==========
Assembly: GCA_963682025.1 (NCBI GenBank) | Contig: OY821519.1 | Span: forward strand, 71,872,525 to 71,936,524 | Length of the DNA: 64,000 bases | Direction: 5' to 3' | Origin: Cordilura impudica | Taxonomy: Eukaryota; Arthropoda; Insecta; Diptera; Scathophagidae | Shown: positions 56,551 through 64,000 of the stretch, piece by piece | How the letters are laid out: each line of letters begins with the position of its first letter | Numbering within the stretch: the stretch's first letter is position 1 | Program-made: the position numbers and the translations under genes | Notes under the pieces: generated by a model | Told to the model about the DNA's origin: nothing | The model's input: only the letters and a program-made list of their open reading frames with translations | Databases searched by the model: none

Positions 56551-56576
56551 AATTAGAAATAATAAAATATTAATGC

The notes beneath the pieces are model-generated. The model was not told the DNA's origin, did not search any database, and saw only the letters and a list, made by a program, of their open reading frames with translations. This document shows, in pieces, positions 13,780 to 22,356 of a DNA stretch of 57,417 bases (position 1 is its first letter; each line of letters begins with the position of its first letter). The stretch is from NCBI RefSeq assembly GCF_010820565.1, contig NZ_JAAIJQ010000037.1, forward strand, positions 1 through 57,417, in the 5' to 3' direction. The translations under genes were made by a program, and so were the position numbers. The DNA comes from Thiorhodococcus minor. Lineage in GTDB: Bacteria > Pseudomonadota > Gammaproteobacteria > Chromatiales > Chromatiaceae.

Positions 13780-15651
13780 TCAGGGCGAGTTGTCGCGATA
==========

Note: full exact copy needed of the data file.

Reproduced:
Assembly: GCA_963682025.1 (NCBI GenBank) | Contig: OY821519.1 | Span: forward strand, 71,872,525 to 71,936,524 | Length of the DNA: 64,000 bases | Direction: 5' to 3' | Origin: Cordilura impudica | Taxonomy: Eukaryota; Arthropoda; Insecta; Diptera; Scathophagidae | Shown: positions 56,551 through 64,000 of the stretch, piece by piece | How the letters are laid out: each line of letters begins with the position of its first letter | Numbering within the stretch: the stretch's first letter is position 1 | Program-made: the position numbers and the translations under genes | Notes under the pieces: generated by a model | Told to the model about the DNA's origin: nothing | The model's input: only the letters and a program-made list of their open reading frames with translations | Databases searched by the model: none

Positions 56551-56576
56551 AATTAGAAATAATAAAATATTAATGC

The notes beneath the pieces are model-generated. The model was not told the DNA's origin, did not search any database, and saw only the letters and a list, made by a program, of their open reading frames with translations. This document shows, in pieces, positions 13,780 to 22,356 of a DNA stretch of 57,417 bases (position 1 is its first letter; each line of letters begins with the position of its first letter). The stretch is from NCBI RefSeq assembly GCF_010820565.1, contig NZ_JAAIJQ010000037.1, forward strand, positions 1 through 57,417, in the 5' to 3' direction. The translations under genes were made by a program, and so were the position numbers. The DNA comes from Thiorhodococcus minor. Lineage in GTDB: Bacteria > Pseudomonadota > Gammaproteobacteria > Chromatiales > Chromatiaceae.

Positions 13780-15651
13780 TCAGGGCGAGTTGTCGCGATA